The cover of the first issue of Sunset, May 1898. The view is from Oakland
looking West through the Golden Gate. This cover was reused for the first
two years of the publication. [Stanford University Libraries]
The Passenger Department of the Southern Pacific Company led the charge through its new illustrated magazine Sunset, an obvious reference to the railroad's primary and much-touted Sunset Route between Los Angeles and New Orleans. The magazine was published from San Francisco at a cost of 5¢ per issue, or 50¢ for an annual subscription. In its first year, the publication included no outside advertisements under the assumption and hope that subscriptions and self-promotion would cover all costs. The magazine's creed read: "Publicity for the attractions and advantages of the Western Empire."

Advertisement in the March 1899 issue of Sunset promoting the Hotel Del Monte.
[Stanford University Libraries]
The purpose, scale, and scope of the magazine evolved rather drastically during its years under Southern Pacific control. Its inaugural issue outlined the initial plans for the magazine:
Its aim is the presentation, in a convenient form, of information concerning the great states of California, Oregon, Nevada, Texas, Louisiana, and the territories of Arizona and New Mexico—a rich and inexhaustible field over which the dawn of future commercial and industrial importance is just breaking.
The pioneers in this field have laid a foundation strong and deep for the superstructure to be erected in the coming years, and, whether you share in its building or witness its growth from afar, it is a factor of the future which must be reckoned with--therefore we expect to interest you.
The resources of this great western empire for the husbandman, stockman, and miner, and for the tourist and health seeker, will be treated in these pages as fully as space will admit, as concisely as the subjects will warrant, and at all times—truthfully.
These words hid a rather obvious meaning: this magazine will promote the activities of the Southern Pacific Railroad in developing the American Southwest. The fact that the railroad company owned or was heavily invested in many of the businesses was not as blatantly emphasized.

From a 1903 issue of Sunset. The caption reads: "Trainload of eighteen cars of apples leaving Watsonville for the East, October 12." Photo by E. L. Clark.

In actuality, the magazine did precisely what it needed to do when it needed to do it. When there were public complaints about freight rates, the magazine would advertise the wide range of industries connected to the network. When politicians or authors, such as Frank Norris in The Octopus, criticized Southern Pacific's West Coast monopoly, the magazine promoted the interconnectedness of Southern Pacific with its local rivals and East Coast partners. It helped that the magazine circulated widely on the East Coast, where political decisions were made by people that did not interact with Southern Pacific services on a daily basis.

From a 1903 issue of Sunset. The caption reads: "A typical Santa Cruz landscape."

The content of the magazine was primarily visual and literary in its content. The first issue included artwork of Yosemite Valley and the High Sierra accompanied by poetry and descriptive prose. This was followed by a short story by Paul Shoup and then a collection of news items, anecdotes, and company announcements and advertisements, all concluded with a poem by Fred Emerson Brooks appropriately entitled "Sunset." Featured sections focused on the natural environments of the Southwest and were accompanied by beautiful photographs and artworks, some colorized, all in order to attract potential property investors, settlers, and businesses. It cannot be forgotten that the railroad had received from the government and Western states over 25 million acres of land throughout the area and needed to sell or develop it.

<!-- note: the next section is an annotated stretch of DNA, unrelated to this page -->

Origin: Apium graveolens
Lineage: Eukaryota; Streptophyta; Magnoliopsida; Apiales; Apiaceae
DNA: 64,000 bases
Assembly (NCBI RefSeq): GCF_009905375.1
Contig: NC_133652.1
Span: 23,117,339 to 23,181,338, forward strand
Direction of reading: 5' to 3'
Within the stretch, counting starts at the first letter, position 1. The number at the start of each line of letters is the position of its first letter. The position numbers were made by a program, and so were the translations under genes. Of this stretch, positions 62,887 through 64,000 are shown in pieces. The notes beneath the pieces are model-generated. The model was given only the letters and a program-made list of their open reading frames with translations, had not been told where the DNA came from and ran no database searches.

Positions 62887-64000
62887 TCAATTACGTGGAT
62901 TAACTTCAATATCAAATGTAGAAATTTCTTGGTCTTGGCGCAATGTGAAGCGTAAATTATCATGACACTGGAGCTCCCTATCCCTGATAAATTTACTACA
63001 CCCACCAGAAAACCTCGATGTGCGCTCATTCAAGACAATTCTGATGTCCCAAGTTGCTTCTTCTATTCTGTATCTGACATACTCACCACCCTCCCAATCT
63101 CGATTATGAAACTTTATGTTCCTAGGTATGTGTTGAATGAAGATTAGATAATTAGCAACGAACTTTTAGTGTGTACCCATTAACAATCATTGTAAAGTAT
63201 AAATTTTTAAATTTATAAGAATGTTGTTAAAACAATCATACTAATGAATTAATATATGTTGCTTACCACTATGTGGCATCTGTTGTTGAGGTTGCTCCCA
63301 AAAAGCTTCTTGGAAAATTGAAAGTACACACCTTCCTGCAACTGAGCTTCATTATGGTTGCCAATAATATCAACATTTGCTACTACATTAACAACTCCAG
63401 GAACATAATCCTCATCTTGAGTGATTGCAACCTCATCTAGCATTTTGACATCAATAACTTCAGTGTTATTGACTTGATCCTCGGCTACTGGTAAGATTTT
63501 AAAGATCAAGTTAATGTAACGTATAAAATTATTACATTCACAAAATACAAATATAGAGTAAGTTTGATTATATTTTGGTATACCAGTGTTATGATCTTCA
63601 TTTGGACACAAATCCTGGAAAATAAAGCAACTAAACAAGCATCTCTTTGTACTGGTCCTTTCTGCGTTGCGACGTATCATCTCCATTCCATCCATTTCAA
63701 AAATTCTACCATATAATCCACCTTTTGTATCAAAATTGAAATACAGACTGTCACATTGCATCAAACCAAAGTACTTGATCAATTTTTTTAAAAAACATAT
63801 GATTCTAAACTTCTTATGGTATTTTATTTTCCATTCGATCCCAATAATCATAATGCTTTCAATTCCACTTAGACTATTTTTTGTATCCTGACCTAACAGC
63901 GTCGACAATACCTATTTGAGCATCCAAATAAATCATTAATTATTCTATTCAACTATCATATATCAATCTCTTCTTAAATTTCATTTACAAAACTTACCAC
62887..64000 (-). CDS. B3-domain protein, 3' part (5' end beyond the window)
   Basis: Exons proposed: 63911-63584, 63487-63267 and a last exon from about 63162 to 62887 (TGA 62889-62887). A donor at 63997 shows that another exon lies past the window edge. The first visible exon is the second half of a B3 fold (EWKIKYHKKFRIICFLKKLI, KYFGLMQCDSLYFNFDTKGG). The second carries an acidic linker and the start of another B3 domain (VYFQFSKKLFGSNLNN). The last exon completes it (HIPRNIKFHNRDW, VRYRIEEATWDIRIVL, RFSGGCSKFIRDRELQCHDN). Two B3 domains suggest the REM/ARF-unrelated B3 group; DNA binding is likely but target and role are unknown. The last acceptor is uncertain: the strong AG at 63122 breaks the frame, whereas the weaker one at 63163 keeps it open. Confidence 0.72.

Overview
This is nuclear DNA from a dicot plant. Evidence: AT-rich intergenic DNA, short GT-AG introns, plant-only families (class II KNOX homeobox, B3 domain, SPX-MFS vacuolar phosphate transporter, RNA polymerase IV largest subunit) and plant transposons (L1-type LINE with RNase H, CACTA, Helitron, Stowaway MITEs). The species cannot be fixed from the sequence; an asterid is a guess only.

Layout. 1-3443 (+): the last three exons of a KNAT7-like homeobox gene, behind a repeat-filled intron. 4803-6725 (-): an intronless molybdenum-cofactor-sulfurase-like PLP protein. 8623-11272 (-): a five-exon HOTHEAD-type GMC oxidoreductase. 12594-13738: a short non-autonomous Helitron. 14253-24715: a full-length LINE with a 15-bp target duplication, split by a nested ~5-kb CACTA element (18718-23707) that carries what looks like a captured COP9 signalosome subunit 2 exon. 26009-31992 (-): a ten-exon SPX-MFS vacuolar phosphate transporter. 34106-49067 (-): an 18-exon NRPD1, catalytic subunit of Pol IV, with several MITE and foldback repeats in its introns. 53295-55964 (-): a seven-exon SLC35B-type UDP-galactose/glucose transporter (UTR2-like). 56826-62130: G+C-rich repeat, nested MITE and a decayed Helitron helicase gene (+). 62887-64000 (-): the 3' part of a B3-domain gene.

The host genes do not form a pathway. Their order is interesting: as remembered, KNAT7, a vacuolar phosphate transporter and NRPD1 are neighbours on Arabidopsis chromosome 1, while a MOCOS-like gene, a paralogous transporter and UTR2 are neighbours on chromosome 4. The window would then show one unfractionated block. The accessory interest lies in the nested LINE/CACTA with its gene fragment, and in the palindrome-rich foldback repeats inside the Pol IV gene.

A panoramic photograph of the Casa del Rey Hotel and Boardwalk Casino included in the August 1911 issue of Sunset. The caption reads: "It looms ahead like a long battleship, painted for times of peace. This is the Casa Del Rey, at Santa Cruz, California, the house of double garden. A triple-arched bridge leads from the hotel to its adjunct, the Casino, set in a blaze of color at the edge of a golden bathing beach." 
Southern Pacific offered space in each issue to local government bodies so that they, too, could promote their towns and resources to eager investors, settlers, and tourists. At one point or another, nearly every substantial town or city along Southern Pacific-owned track took the opportunity to promote itself, with some describing potential uses for the nearby land, some highlighting the people, and some explaining specific facets of the community. Both San José and Pajaro, for example, took the opportunity to clarify how to pronounce their names.

“The Old Witch tree, among the ancient cypress along the famous
Seventeen Mile Drive, at Monterey, is the symbol of the
enchantment that holds this region of surpassing beauty.”
From the February 1914 issue of Sunset.
[Stanford University Libraries]
It is interesting to note that the arrival of Sunset occurred just when the first automobiles were appearing on American streets. Initially, Southern Pacific promoted the motorcar as the perfect way to visit the hard-to-reach places, especially along the California coast. And as car ownership increased, so too did Sunset's promotion of viable road trips, even far afield of Southern Pacific tracks. The goal was to sell the Southwest, and while the railroad was important in the long-term, Southern Pacific figured the automobile was not an immediate threat.

June 1918 issue of Sunset, with art by Matto Sandona. The caption reads:
"We miss you but we're, oh, so proud of you."